Right now I have bees from a swarm I caught four or five years ago that are thriving, surviving every winter and producing honey. I made a split from that hive this spring and I hope it does just as well. I have two hives on the roof of an Atlanta elementary school that were previously kept by a beekeeper who did not treat and are now my bees. Those two hives are overflowing with bees and have been alive for at least four years with no treatment. I made splits from those bees and gave away queen cells to a friend of mine so we can have continued treatment free bees.

I also have a swarm in a top bar hive. The swarm came from a hive that had not been opened, much less treated, in four years. I have great hopes for them. If they make it through the winter, I'll make a split from them next year. 
At Young Harris last week, I went to a very good presentation by Geoff Williams of the Auburn bee lab. His subject was "When chemicals and pathogens collide." My favorite part of the lecture (maybe because I answered a question and won a t-shirt!) was when he explained the relationship between chemicals and pathogens. There are many relationships - he had an entire chart. The relationships are defined by who profits in the relationship - the pathogen? the chemical? neither? both? 

But the relationship that seems most functional to me when I think of the varroa mite and the bee is mutuality (number one on Geoff's chart). We need a bee who can live with and tolerate the varroa mite and a varroa mite that can't destroy the bee, but can still reproduce itself. That is not going to happen as we continue to help breed a stronger and stronger varroa mite.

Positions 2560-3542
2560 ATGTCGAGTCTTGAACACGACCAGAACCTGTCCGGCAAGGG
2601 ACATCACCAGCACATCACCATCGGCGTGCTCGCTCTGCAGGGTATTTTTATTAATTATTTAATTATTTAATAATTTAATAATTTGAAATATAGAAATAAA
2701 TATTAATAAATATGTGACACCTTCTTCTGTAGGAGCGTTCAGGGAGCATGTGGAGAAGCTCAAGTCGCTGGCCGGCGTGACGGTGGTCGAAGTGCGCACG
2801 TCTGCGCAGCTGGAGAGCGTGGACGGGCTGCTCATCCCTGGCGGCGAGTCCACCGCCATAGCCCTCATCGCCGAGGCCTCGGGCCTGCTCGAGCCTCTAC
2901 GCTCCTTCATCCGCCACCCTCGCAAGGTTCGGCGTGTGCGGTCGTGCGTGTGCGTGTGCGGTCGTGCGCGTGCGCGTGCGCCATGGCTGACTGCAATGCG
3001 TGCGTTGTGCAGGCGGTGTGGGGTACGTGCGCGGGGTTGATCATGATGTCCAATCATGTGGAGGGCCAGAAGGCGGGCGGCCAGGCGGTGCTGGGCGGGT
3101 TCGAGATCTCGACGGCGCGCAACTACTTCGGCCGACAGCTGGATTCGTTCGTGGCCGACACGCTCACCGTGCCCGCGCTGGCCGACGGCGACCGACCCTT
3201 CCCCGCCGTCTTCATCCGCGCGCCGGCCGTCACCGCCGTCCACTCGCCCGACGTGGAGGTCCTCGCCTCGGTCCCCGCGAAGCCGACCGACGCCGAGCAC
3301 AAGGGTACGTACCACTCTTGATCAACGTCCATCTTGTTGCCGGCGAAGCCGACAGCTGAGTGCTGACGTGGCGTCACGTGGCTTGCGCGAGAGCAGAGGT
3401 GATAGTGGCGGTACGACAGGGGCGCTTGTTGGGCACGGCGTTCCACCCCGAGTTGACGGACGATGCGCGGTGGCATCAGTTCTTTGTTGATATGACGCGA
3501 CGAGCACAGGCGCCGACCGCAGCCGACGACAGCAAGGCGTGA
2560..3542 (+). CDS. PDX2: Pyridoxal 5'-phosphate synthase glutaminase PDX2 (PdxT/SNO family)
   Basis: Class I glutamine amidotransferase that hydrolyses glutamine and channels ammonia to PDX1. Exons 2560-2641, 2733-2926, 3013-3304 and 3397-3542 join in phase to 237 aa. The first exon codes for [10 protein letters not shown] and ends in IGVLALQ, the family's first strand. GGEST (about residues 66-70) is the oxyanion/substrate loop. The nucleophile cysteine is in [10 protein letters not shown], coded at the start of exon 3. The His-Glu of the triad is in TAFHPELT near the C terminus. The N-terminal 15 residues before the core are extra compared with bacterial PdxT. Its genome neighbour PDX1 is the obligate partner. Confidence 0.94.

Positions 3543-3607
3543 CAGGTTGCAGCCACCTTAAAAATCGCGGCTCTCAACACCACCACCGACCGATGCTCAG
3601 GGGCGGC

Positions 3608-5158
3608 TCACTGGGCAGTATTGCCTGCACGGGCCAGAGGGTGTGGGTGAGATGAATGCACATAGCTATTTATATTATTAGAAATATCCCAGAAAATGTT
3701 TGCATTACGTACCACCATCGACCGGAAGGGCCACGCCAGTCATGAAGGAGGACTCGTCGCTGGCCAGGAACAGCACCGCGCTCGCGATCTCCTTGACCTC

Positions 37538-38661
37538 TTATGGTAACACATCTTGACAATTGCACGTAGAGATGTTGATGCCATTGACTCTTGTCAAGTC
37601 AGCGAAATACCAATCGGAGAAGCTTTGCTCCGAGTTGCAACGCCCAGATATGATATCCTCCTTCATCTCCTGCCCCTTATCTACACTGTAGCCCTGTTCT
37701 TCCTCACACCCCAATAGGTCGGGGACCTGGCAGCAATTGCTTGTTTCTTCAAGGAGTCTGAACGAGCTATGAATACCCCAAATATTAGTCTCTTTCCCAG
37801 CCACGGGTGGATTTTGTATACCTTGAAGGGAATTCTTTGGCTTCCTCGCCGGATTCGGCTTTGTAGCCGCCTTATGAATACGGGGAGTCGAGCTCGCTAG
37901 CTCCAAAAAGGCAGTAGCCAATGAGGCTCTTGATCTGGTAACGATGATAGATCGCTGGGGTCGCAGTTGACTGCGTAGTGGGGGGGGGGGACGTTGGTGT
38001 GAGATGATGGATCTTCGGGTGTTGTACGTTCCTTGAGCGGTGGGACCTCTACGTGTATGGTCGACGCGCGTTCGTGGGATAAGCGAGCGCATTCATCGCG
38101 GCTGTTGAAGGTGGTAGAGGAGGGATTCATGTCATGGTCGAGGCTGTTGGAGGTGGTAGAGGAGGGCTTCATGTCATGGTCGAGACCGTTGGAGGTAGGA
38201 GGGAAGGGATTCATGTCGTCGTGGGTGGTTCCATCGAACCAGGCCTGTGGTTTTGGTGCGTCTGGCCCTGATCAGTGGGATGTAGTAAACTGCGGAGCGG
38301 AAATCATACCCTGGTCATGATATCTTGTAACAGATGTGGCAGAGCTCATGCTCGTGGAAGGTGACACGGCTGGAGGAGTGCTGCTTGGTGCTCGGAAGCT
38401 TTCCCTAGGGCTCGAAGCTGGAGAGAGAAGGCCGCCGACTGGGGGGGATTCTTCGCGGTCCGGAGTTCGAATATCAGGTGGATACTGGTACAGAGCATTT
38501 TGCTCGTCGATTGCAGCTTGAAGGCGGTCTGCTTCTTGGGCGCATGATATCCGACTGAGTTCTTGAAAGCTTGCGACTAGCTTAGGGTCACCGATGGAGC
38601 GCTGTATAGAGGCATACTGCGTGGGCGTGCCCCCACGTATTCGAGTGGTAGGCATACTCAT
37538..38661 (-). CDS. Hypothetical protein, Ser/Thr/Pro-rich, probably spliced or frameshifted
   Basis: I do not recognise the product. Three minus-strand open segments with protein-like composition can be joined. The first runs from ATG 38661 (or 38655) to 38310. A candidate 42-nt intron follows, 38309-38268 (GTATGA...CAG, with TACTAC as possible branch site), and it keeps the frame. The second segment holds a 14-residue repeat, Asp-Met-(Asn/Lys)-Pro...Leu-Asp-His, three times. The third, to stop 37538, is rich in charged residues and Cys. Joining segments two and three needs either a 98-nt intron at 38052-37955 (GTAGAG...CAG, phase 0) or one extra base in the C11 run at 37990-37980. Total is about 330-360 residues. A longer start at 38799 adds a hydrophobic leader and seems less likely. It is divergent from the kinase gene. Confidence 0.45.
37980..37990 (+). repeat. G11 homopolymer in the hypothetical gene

I wish the universities would focus on how treatment-free hives manage to survive. I wish they would work on developing the strong genetics of those bees and that they would quit engaging in a process to develop the SuperVarroa mite, which is what they are doing now.

But you and I both know where the money comes from for university research. It's from Big Ag and not the backyard beekeeper. So the focus of university research is on bee survival for pollination of the almonds and other crops at whatever cost, rather than looking at balance in the beehive.

I went to another talk at Young Harris entitled The Top 10 Best Practices in Modern Beekeeping. The speaker began talking right from the start about varroa mites. More than midway through the talk, he never had moved into whatever the other nine practices were. 

I left when he did what many speakers do today - blame the treatment-free beekeeper for the strength of the varroa mite. I've heard so many people say that the treatment-free beekeeper has hives that are bringing the varroa mite into the hives of those who treat through a "varroa bomb" and we should be strung up on the highest tree (or at least that is implied). 

It would be encouraging if interest were expressed in why surviving hives make it through the winters rather than employing shaming toward people who are trying to take care of their bees in a way that works for them and for their bees. 

Instead, the top ten practices of modern beekeeping that are encouraged are 1. Treat varroa; 2. Treat varroa; 3. Treat varroa; 4. Treat varroa; 5. Treat varroa; 6. Treat varroa; 7. Treat varroa......I don't know what 8, 9 or 10 are because I walked out.

Monday, May 07, 2018

Where do your bees forage?

This map will draw a map of where your bees forage! This was posted on my bee club's Facebook page:

When I asked it to calculate a 2 mile radius circle for where my bees are most likely to forage, here is what it showed:





I've known that they are likely to forage at the Botanical Garden since it's only a couple of blocks away, but it's fun to see where they might gather nectar and pollen. Since bees can go about 3 miles away, you can imagine the boundary extending even further, but if I were my bees, I'd stop at the Botanical Garden!